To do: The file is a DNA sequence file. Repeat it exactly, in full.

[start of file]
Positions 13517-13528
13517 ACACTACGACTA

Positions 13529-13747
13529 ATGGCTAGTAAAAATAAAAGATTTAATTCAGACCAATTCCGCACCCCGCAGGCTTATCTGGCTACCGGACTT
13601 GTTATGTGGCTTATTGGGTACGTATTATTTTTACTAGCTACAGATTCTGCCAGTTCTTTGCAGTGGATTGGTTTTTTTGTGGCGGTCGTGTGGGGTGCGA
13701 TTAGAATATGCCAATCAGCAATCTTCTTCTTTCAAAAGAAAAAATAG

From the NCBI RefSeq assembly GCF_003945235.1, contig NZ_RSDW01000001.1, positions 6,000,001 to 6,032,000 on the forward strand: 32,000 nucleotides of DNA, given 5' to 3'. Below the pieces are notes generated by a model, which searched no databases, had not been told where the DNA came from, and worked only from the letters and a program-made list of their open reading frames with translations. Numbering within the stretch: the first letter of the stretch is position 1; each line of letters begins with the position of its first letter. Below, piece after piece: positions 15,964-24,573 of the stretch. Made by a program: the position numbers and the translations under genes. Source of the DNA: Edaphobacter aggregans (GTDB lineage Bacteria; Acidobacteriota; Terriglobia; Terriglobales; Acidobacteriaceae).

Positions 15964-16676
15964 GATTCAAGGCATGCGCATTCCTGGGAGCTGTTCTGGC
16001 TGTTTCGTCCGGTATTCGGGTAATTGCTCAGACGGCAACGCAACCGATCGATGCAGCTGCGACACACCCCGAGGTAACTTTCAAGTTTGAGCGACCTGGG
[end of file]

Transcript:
Positions 13517-13528
13517 ACACTACGACTA

Positions 13529-13747
13529 ATGGCTAGTAAAAATAAAAGATTTAATTCAGACCAATTCCGCACCCCGCAGGCTTATCTGGCTACCGGACTT
13601 GTTATGTGGCTTATTGGGTACGTATTATTTTTACTAGCTACAGATTCTGCCAGTTCTTTGCAGTGGATTGGTTTTTTTGTGGCGGTCGTGTGGGGTGCGA
13701 TTAGAATATGCCAATCAGCAATCTTCTTCTTTCAAAAGAAAAAATAG

From the NCBI RefSeq assembly GCF_003945235.1, contig NZ_RSDW01000001.1, positions 6,000,001 to 6,032,000 on the forward strand: 32,000 nucleotides of DNA, given 5' to 3'. Below the pieces are notes generated by a model, which searched no databases, had not been told where the DNA came from, and worked only from the letters and a program-made list of their open reading frames with translations. Numbering within the stretch: the first letter of the stretch is position 1; each line of letters begins with the position of its first letter. Below, piece after piece: positions 15,964-24,573 of the stretch. Made by a program: the position numbers and the translations under genes. Source of the DNA: Edaphobacter aggregans (GTDB lineage Bacteria; Acidobacteriota; Terriglobia; Terriglobales; Acidobacteriaceae).

Positions 15964-16676
15964 GATTCAAGGCATGCGCATTCCTGGGAGCTGTTCTGGC
16001 TGTTTCGTCCGGTATTCGGGTAATTGCTCAGACGGCAACGCAACCGATCGATGCAGCTGCGACACACCCCGAGGTAACTTTCAAGTTTGAGCGACCTGGG